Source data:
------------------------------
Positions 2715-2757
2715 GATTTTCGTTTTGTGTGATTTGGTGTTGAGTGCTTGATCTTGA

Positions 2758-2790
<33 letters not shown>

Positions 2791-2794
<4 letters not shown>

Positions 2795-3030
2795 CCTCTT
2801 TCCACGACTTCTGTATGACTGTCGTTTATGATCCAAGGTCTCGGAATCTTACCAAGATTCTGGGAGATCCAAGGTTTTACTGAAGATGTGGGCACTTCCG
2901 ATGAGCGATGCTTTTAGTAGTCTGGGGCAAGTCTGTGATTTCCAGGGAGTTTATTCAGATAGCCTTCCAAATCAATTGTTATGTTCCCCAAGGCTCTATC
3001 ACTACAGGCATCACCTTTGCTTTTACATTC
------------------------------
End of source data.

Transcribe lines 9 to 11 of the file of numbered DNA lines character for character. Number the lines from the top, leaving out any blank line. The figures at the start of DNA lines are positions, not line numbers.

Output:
2801 TCCACGACTTCTGTATGACTGTCGTTTATGATCCAAGGTCTCGGAATCTTACCAAGATTCTGGGAGATCCAAGGTTTTACTGAAGATGTGGGCACTTCCG
2901 ATGAGCGATGCTTTTAGTAGTCTGGGGCAAGTCTGTGATTTCCAGGGAGTTTATTCAGATAGCCTTCCAAATCAATTGTTATGTTCCCCAAGGCTCTATC
3001 ACTACAGGCATCACCTTTGCTTTTACATTC